I still think this was one of the choice memories of my life. Soon it was my turn to greet my son and welcome him back after a two-year separation. I told him of my admiration and the privilege it was to be his dad. Soon we left the airport and were driving up to our neighborhood, and the anticipation was electric. Ushering him inside our home, we were all full of joy and laughter. Together again at last! Yet I remember well the situation as he first walked into our home. After two years in the mission field, he looked up amazed at the high ceiling and said, “I can’t believe we live in a home like this.” The bounty we are all blessed with in this country is amazing and stunning. He recognized that as a newly-returned missionary.
I said at the time, “Don’t ever forget this feeling and the appreciation you have right now for your many blessings.” And he hasn’t. Neither have I. He saw it then—he had been living among good, stalwart people who had literally nothing comparatively, but they were kind, good, and beloved by the Savior and our Father in Heaven. That realization is life-changing for all of us.
It is funny how we often take things for granted until we lose them. Experiencing life without the things that matter most is difficult. I have come to realize that is especially true of the scriptures. Others’ great efforts to create and retain records have been a significant blessing to millions of lives.
The role of the Holy Ghost is to testify of the Father and the Son. The impressions we receive enable us to draw closer to our Heavenly Father and Jesus Christ, and connect with them through the scriptures.
Wherefore, I said unto you, feast upon the words of Christ; for behold, the words of Christ will tell you all things what ye should do. (2 Nephi 32:3)
Likewise, all men must pray and gain knowledge for themselves from the Holy Ghost, “for where your treasure is, there will your heart be also” (3 Nephi 13:21).
The path we take to reach our destination is often fraught with obstacles we never anticipated. It happens to all of us, and as parents in particular, we struggle to see meaning in the tribulation of our children. But a greater parent, far wiser and all-knowing, is aware of our situation and that of our children. They are His children, too. His plan is designed to save mankind (and exalt those who follow His commandments) and accounts for our errant ways. Having faith in Him means knowing that despite our weakness, His plan is perfect and we can rejoice because it accounts for all circumstances.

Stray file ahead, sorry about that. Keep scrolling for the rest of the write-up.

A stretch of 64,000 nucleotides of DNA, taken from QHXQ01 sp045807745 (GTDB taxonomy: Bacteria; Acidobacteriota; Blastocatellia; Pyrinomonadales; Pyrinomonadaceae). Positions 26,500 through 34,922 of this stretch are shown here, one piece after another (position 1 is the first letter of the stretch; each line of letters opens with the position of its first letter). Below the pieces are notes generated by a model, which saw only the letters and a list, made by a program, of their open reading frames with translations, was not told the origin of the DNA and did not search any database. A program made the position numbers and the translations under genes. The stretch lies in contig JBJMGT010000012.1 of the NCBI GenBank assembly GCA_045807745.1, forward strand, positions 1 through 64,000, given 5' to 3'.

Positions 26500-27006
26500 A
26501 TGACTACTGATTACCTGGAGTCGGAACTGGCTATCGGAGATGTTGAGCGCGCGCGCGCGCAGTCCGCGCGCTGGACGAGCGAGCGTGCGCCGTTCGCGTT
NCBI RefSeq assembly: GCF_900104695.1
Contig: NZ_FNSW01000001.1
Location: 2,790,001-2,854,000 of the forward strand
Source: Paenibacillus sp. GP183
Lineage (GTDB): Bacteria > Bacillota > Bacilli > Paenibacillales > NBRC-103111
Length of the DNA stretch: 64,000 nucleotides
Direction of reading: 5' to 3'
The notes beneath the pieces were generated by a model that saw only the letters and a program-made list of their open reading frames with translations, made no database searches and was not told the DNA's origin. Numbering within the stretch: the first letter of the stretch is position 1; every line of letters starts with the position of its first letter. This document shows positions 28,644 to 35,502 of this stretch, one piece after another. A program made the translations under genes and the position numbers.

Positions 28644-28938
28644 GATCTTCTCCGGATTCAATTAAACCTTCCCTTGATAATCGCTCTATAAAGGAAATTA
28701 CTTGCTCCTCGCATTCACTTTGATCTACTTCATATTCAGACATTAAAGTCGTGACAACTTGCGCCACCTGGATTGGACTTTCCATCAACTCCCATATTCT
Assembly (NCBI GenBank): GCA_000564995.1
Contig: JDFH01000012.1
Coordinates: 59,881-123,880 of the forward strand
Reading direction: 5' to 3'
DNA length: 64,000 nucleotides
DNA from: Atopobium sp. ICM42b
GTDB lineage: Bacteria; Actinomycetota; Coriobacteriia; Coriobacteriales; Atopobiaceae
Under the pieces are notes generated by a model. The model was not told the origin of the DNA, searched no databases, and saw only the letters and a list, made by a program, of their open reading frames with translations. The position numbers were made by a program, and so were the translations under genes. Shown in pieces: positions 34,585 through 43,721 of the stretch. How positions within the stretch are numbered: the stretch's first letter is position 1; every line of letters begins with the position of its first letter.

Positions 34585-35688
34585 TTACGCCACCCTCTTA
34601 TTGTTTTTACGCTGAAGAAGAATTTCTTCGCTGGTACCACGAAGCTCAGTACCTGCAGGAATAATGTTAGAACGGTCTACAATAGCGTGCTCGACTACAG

These things I have spoken unto you, that in me ye might have peace. In the world ye shall have tribulation: but be of good cheer; I have overcome the world. (John 16:33)
The works, and the designs, and the purposes of God cannot be frustrated, neither can they come to naught. (D&C 3:1)
Scriptures, the Spirit, living apostles and prophets, temples, missionary service, and everything in the gospel of Jesus Christ is available for the express purpose of helping us build strong families that will stand the test of time and bring us home to our heavenly mansions.
And that really is good news!
In 1989, Walter Penning formed a consultancy based in Salt Lake City and empowered his clients by streamlining processes and building a loyal, lifetime customer base with great customer service. His true passion is found in his family. He says the best decision he ever made was to marry his sweetheart and have children. The wonderful family she has given him and her constant love, support, and patience amid life's challenges is his panacea.